Guidelines that will work regardless of what your religion is around food

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Here is an article that I realy liked and posted on Facebook, from my USANA friend and mentor, Rosie Bank.

Guidelines that will work regardless of what you believe, or what your religion is around food
by Rosie Bank

Recently I read an article about a super-fit, world class surfer. The photo of him reveals a man in perfect shape. A lot of people want to know what an elite athlete like that consumes in order to create his level of performance and fitness. I had to laugh when I read what he eats for breakfast. It wasn’t that I had a problem with his breakfast. But it struck me that it contradicted certain dogmas and belief systems by so-called experts who want to tell you what to eat and what is “bad” for you. It made me laugh! It appears that there is something wrong with everything that you eat!

The proponents of a gluten-free diet would frown upon his toast. Those who believe that sugar should not pass our lips would judge the honey he puts on his yogurt. The glycemic-index watchers would say hash browns are bad because they spike the blood sugar. And the proponents from Forks Over Knives, and the author of The China Study would suggest that the yogurt and egg contain casein and animal protein respectively, thus putting the man at risk for cardiovascular disease.

Isn’t it ironic that one can make oneself ill trying to figure out what’s good and what’s bad? Going down one path, such as vegetarianism, would get thumbs down from the paleo diet advocates, who believe in the healing power of meat. (In fact, the strict paleo-people say that protein from beans and legumes is inadequate. Vegetarians have been sucking in their protein from these sources since the time of Tarzan and Jane.)

My purpose in this article is to ask everyone to relax. What is a health advocate to do? How can we do it “right” without breaking all of the rules stating what’s wrong?

Here are five tips to help you navigate your way to a happy, healthy and sane approach to eating, food choices, and meal planning. I hope and believe that I have eliminated any strict dogmas around food and found some common sense that you can count on. These guidelines work regardless of what you believe, or what your religion is around food.

1. Whole food rules. The more fresh fruits and veggies that you eat, the more your body will love you back. This food group contains the most health and healing micronutrients called antioxidants. This is one of the main sources of protection against degenerative disease. When your cells are bathed in these antioxidants, your health improves and you feel better. Whether or not you are a vegetarian, the more your meal contains natures most potent healing food the better.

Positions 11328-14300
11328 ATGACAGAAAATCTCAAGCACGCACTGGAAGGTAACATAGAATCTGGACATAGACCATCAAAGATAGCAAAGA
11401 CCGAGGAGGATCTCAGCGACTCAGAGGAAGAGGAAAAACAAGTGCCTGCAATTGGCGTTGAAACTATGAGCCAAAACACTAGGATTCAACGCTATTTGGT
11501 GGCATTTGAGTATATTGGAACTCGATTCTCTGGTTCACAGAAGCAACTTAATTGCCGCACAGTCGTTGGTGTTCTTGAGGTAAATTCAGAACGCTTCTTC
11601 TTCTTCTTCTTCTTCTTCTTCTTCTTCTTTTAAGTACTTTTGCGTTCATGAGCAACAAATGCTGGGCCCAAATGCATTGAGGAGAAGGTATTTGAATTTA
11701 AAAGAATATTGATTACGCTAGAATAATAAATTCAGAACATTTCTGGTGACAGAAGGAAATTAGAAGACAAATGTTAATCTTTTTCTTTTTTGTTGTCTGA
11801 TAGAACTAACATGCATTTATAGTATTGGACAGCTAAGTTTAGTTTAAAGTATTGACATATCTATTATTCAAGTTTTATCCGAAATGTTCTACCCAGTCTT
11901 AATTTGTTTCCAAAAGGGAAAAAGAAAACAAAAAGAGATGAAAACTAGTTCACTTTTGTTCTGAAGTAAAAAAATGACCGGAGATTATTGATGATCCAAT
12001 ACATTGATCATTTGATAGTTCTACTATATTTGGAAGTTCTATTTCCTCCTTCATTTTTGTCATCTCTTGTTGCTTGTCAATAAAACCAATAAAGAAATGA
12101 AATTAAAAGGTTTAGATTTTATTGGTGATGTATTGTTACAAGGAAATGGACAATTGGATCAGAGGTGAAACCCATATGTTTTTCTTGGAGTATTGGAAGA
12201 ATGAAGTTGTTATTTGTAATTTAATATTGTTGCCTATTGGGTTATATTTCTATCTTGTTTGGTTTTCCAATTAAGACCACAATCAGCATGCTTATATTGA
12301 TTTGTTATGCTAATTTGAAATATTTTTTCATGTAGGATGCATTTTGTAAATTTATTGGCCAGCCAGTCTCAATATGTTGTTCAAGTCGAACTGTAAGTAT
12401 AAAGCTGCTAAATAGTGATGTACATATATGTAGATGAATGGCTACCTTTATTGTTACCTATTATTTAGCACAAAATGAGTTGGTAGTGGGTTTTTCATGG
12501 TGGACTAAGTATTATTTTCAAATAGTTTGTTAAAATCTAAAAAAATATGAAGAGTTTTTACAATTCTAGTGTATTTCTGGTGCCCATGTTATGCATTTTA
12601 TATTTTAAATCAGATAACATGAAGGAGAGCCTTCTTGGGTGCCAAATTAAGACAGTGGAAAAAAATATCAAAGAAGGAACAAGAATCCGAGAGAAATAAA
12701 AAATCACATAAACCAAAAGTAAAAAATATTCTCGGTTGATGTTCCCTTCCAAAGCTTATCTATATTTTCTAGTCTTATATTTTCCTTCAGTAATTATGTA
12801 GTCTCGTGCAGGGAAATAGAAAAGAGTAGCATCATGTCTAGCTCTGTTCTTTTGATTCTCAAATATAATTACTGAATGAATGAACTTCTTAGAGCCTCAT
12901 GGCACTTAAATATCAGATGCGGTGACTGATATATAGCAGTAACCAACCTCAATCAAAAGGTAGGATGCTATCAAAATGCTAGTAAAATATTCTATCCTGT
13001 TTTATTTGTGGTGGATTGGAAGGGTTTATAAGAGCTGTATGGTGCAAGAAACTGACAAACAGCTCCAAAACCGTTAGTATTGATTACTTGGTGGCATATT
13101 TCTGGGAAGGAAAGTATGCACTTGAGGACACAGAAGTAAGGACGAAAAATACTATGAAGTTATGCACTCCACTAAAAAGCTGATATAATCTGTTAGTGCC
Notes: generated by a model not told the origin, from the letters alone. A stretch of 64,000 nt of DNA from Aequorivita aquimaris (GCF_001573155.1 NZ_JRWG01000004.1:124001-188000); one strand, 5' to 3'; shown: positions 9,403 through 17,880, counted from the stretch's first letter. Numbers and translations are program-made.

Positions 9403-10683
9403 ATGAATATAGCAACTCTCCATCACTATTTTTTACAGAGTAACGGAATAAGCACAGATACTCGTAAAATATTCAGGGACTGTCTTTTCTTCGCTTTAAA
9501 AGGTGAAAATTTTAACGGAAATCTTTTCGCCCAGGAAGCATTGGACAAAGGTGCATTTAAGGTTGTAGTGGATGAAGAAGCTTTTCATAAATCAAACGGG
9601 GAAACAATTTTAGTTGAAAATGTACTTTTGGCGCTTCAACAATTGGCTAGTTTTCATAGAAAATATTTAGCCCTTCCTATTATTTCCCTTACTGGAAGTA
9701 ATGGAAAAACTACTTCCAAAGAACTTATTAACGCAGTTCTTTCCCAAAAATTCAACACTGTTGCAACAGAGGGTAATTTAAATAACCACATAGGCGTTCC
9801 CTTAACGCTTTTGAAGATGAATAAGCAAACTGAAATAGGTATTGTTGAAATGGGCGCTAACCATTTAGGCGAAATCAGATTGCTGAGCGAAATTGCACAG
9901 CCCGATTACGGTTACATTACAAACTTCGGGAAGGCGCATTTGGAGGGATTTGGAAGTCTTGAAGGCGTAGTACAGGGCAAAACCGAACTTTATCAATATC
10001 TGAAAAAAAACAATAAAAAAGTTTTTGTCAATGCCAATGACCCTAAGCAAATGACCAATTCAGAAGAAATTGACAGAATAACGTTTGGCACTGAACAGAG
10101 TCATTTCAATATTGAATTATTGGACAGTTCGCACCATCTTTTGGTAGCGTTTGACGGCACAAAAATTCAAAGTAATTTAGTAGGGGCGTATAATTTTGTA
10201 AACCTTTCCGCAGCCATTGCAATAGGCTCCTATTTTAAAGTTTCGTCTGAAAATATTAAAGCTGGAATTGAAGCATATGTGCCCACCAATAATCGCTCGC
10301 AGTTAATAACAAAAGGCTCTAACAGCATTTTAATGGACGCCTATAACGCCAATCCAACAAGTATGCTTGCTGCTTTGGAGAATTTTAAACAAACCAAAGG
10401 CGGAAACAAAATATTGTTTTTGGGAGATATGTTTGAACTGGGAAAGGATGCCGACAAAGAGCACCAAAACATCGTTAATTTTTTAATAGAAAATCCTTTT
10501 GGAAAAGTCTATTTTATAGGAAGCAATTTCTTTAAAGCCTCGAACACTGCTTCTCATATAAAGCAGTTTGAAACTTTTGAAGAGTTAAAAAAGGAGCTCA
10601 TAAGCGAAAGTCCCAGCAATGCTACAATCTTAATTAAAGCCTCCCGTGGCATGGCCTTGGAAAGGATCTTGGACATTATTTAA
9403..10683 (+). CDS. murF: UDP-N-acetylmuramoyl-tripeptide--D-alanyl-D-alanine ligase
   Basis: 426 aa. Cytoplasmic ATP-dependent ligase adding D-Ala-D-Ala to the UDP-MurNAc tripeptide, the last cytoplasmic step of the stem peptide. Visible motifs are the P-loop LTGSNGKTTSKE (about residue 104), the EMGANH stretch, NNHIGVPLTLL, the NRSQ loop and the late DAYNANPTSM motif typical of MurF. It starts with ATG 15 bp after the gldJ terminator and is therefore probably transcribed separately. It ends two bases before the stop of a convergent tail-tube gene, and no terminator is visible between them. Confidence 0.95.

2. To have predictably more energy, avoid loading up on simple carbs. A diet high in sugars and starches (breads, pastas, sweets, cakes, sugar, rice) will give you more of a roller coaster feeling. If you want sustained energy, and if you want to have your body support you in work and in play, balance the carbs with proteins from a variety of sources, like fish, beans, tofu, and nuts. (Protein and fiber actually slow down the absorption of sugar into your blood vessels, thus reducing the heavy demand of all that insulin trying to move all that glucose out of your blood vessels.)

3. Move, breathe, strengthen your body. The benefits are practically endless. How about reducing all forms of degenerative disease? How about fortifying your muscles so that your body gives you more energy back? How about the natural high that comes from your brain releasing feel-good hormones and neurotransmitters? Find out what gives you the most enjoyment and make it a habit.

4.Don’t pig out. Period. Don’t stuff yourself. Portion control means that you eat for one meal and you stop before your tank is overflowing. Feeling good after a nutritious meal is the sign of a well-nourished body. The goal is “comfortable and satisfied.”

5. Get into a routine. Find a simple breakfast that works for you. Use shakes for lunch that are delicious, economical, nutritious and easy. Keep your dinner focused around food that does not cause you stress to prepare it. Know when during the week you will do some strengthening, get your heart rate up, and warm your body with perspiration. Just do it.

You can create a story about taking care of yourself that is way more interesting than feeling lousy because you haven’t gotten up from your desk all week. By making your health a priority, you become a more interesting person, and you have more energy to share your life, do your work and nurture your relationships. Do things so that your body loves you back. Now that’s a story worth sharing and living!

Please share these tips with friends and family and help them to choose food that is good for their body.

– Find more good info at Rosie’s blog : http://rosiebank.com/blog/

Be Well

Ken Waite
http://www.Click2Health.usana.com

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